- Mastery, especially in maths: I contend that the NCETM has adopted and is promoting an impoverished model of top-end differentiation. It is designed to reduce the gap between low and high attainers, by placing a ceiling on the latter’s progress. High attainers are prevented from moving through the programme of study at a faster pace, or even taking advantage of enrichment opportunities. Instead they are supposed to concentrate exclusively on exploring the same topics in greater depth. This is justified by comparison with previous poor practice, when some high attainers were rushed on before they were ready. In correcting this fault the NCETM risks losing the baby with the bathwater. Despite favourable commentary on mastery in the white paper, its methodology is not stretching the highest attainers ‘to their full potential’ and so is at odds with the new orthodoxy. At the very least, much further work is necessary to develop a richer model of top-end differentiation for mastery practitioners, with associated guidance and implementation support.
- The principles underpinning the proposed national funding formula: I have argued that, given an assessment and accountability system in which progress is assessed, not against a fixed benchmark, but against the standards achieved by those with comparable prior attainment, there is no longer a case for weighting funding towards learners with low prior attainment. In the past that case would have rested on the bigger gap they had to make up to achieve the fixed benchmark, but now we are in a brave new world. The formula should include a weighting for additional needs attributable to deprivation and another for ‘high incidence low needs SEN’, but the latter should be a direct measure of SEN rather than deploying low prior attainment as a crude proxy. The funding formula must embody universally high expectations, supporting all learners to reach their full potential, regardless of their prior attainment (or any of the other variables above). This will be an important first test of the government’s commitment to its strategic objective.
- Assessment, especially at KS2: There has been much negative reaction to the level of difficulty of the new KS2 tests, especially the reading test, and the stress this has caused to the children taking them. This is attributable in large part to the decision to adopt single tests for the full span of prior attainment. That decision must have been influenced by the notion that no learners should have a ceiling imposed on their performance in the tests. But the corollary is that many (almost certainly middle and lower attaining) children have been needlessly exposed to too many overly difficult questions. (This is especially true of reading where, under the previous assessment regime, only a tiny proportion of candidates were successful on the separate L6 test.) In such cases universally high expectations/aspirations are better not pursued by imposing a single high performance ceiling. Some rethinking of the test frameworks is necessary. Conversely, the unnecessarily restrictive mastery model has already pushed its tentacles into the assessment regime, via the interim teacher assessment frameworks, and this should be reversed.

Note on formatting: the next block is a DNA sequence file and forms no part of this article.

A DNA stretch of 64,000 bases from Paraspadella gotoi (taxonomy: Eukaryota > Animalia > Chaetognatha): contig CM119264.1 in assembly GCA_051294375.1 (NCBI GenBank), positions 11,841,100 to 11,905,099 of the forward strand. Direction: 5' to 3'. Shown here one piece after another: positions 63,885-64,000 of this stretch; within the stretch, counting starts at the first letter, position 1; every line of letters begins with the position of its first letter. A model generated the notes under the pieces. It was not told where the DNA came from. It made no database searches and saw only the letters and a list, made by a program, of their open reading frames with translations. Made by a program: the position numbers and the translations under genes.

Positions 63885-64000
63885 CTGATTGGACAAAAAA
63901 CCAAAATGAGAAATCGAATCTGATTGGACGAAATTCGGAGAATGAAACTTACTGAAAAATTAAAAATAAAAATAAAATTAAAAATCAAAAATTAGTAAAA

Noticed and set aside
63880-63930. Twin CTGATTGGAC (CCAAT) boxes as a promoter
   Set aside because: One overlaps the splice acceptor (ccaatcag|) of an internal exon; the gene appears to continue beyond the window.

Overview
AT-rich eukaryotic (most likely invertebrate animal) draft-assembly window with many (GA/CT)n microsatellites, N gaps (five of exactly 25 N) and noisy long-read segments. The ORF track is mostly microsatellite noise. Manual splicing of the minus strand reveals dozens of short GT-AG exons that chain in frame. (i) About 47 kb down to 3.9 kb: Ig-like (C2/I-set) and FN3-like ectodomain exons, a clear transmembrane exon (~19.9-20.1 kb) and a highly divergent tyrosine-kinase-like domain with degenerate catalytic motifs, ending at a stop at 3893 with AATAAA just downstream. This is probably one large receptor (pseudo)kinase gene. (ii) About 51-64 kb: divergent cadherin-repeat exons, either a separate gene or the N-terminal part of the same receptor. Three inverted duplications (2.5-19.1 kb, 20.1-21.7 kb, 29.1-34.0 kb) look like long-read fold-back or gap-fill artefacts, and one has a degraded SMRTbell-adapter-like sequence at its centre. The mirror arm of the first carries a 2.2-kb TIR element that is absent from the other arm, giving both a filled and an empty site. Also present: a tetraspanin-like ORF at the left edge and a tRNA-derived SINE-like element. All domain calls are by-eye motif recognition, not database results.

Implications for ‘most able’ policy
My preliminary assessment of the white paper’s provisions for the most able highlighted its three specific commitments:
- To ensure that the pupil premium is used effectively to support the most able disadvantaged.
- To ‘investigate, fund and evaluate approaches to help the brightest students in state schools to fulfil their potential’, potentially through A level support programmes and ‘prestigious challenges and competitions’ for KS2-3.
- To include in the new core ITT framework ‘a specific focus on stretching the most academically able pupils and cutting edge evidence on how these pupils can be challenged and stimulated to achieve the very highest standards’.
I have discussed separately the prospects for this framework, expressing the hope that it will be made subject to consultation.
I have also outlined several additional policy ideas that might be undertaken alongside these, and won’t repeat those here. But it is particularly important that there is further work to build national consensus around a clear definition of ‘most able’ – as it applies in different phases and settings – and on a fresh set of common principles underpinning effective practice in meeting their needs.
Beyond this, the clear intention is that the system will mainstream the ‘educational excellence everywhere’ objective throughout educational policy and practice:
First, we have an assurance that every policy developed out of the white paper will be designed explicitly to support the highest expectations of all learners, including the most able. We should expect to see that properly evidenced in all future policy development, not least in the programmes designed to improve underperformance in academies, MATs and local authorities.
Second, we might reasonably expect all existing education policy to be thoroughly audited to ensure that it too passes this same ‘highest expectations of all learners’ test – and adjusted accordingly if it does not.
Third, there is a consequential expectation that the new accountability regime will offer far greater transparency over variations in the performance of different groups, including the most able, especially when broken down by gender, ethnicity and socio-economic background. This must also be extended to the indicators set out in the departmental plan, so that the government can be held properly accountable for progress against the policy programme set out in the white paper. We are assured that there is more detail available behind the scenes, and this must be published to fulfil the government’s commitments on transparency else, ultimately, the anticipated benefits of ‘educational excellence everywhere’ may prove illusory.
Fourth, the government must surely reiterate and reinforce the implications of ‘educational excellence everywhere’ to all key stakeholders in the system – to governors and headteachers; to the various hubs of the emergent self-improving school system; to the ‘middle tier’ (MATs, LAs and RSCs alike); to Ofsted, Ofqual, EFA, NCTL and the STA – encouraging all to consider now how far their own practice falls short of ‘educational excellence everywhere’ and what they might do about it.